Get Free Email Updates!

Get progressive community news & events delivered straight to your inbox.

I will never give away, trade or sell your email address. You can unsubscribe at any time.

Asheville Music School’s Sound Effects Benefit Concert April 19

Showcasing The Beatles’ Sgt. Pepper’s Lonely Hearts Club Band
Presented by Charlotte Street Computers April 19 at Isis Music Hall

The sixth annual Sound Effects concert to benefit Asheville Music School will be held on Thursday, April 19 from 6 – 10 PM at Isis Music Hall. The featured headliner will showcase AMS teachers and advanced students covering The Beatles’ Sgt. Pepper’s Lonely Hearts Club Band album in its entirety, with full instrumentation.

“This is the third Beatles album we’ve performed live, and possibly the most challenging,” said Sound Effects musical director Ryan Reardon. “It’s one of the Fab Four’s most well-known records, and the one where they really dove into different recording techniques for the first time. It’s exciting not only to get to recreate that in a live setting, but also to share these historic moments in music with our students.” All proceeds from the event will benefit Asheville Music School’s operations, mission, and programs, particularly the school’s growing outreach and scholarship programs.

The event will also feature AMS Outreach ensembles, including the AMS rock band Minør and and pop band Vinyl Crossroads, as well as performances by AMS teachers, including gypsy jazz group Hot Club of Asheville. Attendees will have the opportunity to bid on a variety of silent auction and raffle items donated by area businesses, including a day of recording at Echo Mountain Recording Studio, vacation getaways, and much more.

Sponsors of the 2018 benefit include Charlotte Street Computers, Salvage Station, Prestige Subaru, Strada Italiano, more.

Photo Taken at last year’s Sound Effects featuring The Beatles’ album
Magical Mystery Tour (Contact Ryan Reardon for high resolution versions for print)

About Asheville Music School 
Launched in 1996 as a community-based business, Asheville Music School transitioned into nonprofit status in 2012 and relocated to Pack Square. AMS currently has an enrollment of nearly 400 students of all skill levels who study a variety of instruments in private and group lessons, summer camps, ensembles and workshops. The 37 members of the AMS music faculty are all professional music educators and teaching artists.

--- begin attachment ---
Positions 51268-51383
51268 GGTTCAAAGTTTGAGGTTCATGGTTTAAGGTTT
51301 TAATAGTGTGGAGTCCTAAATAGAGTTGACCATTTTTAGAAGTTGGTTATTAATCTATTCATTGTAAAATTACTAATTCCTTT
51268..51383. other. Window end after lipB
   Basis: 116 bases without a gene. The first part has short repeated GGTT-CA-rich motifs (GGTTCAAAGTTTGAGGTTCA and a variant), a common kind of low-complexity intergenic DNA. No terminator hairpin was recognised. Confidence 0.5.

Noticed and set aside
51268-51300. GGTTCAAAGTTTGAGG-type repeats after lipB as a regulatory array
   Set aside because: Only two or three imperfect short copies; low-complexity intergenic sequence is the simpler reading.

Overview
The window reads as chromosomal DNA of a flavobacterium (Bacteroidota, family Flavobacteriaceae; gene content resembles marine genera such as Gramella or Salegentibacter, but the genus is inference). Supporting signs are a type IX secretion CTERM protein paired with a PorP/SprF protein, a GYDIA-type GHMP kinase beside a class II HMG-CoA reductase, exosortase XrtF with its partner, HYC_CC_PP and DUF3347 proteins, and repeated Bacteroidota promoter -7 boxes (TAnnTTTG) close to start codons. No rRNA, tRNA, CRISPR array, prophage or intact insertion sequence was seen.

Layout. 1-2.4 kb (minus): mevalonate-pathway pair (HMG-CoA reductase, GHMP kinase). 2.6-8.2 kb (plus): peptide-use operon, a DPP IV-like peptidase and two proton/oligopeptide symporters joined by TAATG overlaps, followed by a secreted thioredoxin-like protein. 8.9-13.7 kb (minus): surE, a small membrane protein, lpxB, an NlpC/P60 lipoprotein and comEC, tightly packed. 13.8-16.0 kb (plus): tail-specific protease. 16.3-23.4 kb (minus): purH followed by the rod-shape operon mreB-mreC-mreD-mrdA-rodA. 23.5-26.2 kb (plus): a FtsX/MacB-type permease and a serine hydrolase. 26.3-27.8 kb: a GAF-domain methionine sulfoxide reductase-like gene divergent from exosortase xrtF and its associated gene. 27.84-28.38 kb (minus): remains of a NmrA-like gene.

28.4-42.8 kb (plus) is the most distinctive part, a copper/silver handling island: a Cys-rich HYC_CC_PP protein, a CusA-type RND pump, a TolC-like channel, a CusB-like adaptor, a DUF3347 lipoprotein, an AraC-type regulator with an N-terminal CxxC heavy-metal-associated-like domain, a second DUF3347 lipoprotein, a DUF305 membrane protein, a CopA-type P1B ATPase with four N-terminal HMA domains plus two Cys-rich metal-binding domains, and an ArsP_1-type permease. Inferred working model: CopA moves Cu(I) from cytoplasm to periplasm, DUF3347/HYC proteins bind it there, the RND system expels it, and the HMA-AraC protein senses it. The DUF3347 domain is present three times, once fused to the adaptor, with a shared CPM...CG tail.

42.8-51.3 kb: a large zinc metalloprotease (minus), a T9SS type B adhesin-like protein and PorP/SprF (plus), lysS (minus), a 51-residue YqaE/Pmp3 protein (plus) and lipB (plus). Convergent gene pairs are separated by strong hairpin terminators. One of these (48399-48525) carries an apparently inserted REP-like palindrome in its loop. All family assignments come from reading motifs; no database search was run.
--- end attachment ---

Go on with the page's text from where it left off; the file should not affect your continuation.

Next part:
The mission of AMS is strengthening Western North Carolina communities through music education and outreach. Through the Paul Thorpe Music Education Fund, created in 2012 in honor of the late director of the school, AMS has awarded more than $40,000 in scholarships to local youth and adults who are unable to afford music instruction and instruments. The Sound Education Outreach Program is comprised of youth and adult ensembles that perform free of charge for youth, seniors and people living with disabilities at community sites. Over the past year alone, the program reached 2,240 veterans, elders, the homeless, and people with disabilities.

Photo Taken at last year’s Sound Effects featuring The Beatles’ album
Magical Mystery Tour (Contact Ryan Reardon for high resolution versions for print)


Tickets to the event are $15 in advance and $18 at the door; $7 for children under 12; and free for ages 2 and younger. Advance tickets may be purchased on the Isis Music Hall website at Attendees are encouraged to enjoy fine dining at Isis prior to the show; a portion of dinner sales will be donated to AMS. Dinner reservations are recommended and may be made by calling Isis at (828) 575-2737.  

For more information or to schedule an interview, contact Ryan Reardon at or (828) 252-6244.

“Strengthening Western NC communities through music education and outreach.” 

Ryan Reardon
Assistant Director
Asheville Music School
126 College St.
Asheville, NC 28801
(828) 252-6244

Asheville Music School is a 501(c)(3) nonprofit organization


SheVille Team

We are a one-of-a-kind magazine that provides local, regional, national and international information about women’s lives and education, performing and visual arts and writing, the environment, green living and sustainability and regional Western North Carolina business, people and events. “Villages preserve culture: dress, food and dance are a few examples. As villages grow in population and turn into towns, local cafes make way for large American chains. Handmade leather sandals are discarded for a pair of Western sneakers. Due to its small size, a village fosters a tight-knit sense of community. explains the meaning of the African proverb, “It takes a village,” by stating that a sense of community is critical to maintaining a healthy society. Village members hold a wealth of information regarding their heritage: they know about the ancient traditions, methods of production and the resources of the land. When villages become dispersed or exterminated in times of war, this anthropological knowledge disappears. Large cities are not as conducive to growing and producing foods such as fruits and vegetables. Villages, on the other hand, usually have ample amounts of land and other resources necessary for growing conditions.” The Importance of Villages by Catherine Capozzi Our Mission provides readers with information important to women’s lives and well-being. We focus primarily on the areas of education & health, business & finance, the arts & the environment. We are particularly interested in local & regional resources, organizations & events.
Asheville, NC Current Weather
scattered clouds
humidity: 48%
wind: 11mph NW
H 58 • L 54
Weather from OpenWeatherMap

Subscribe to Articles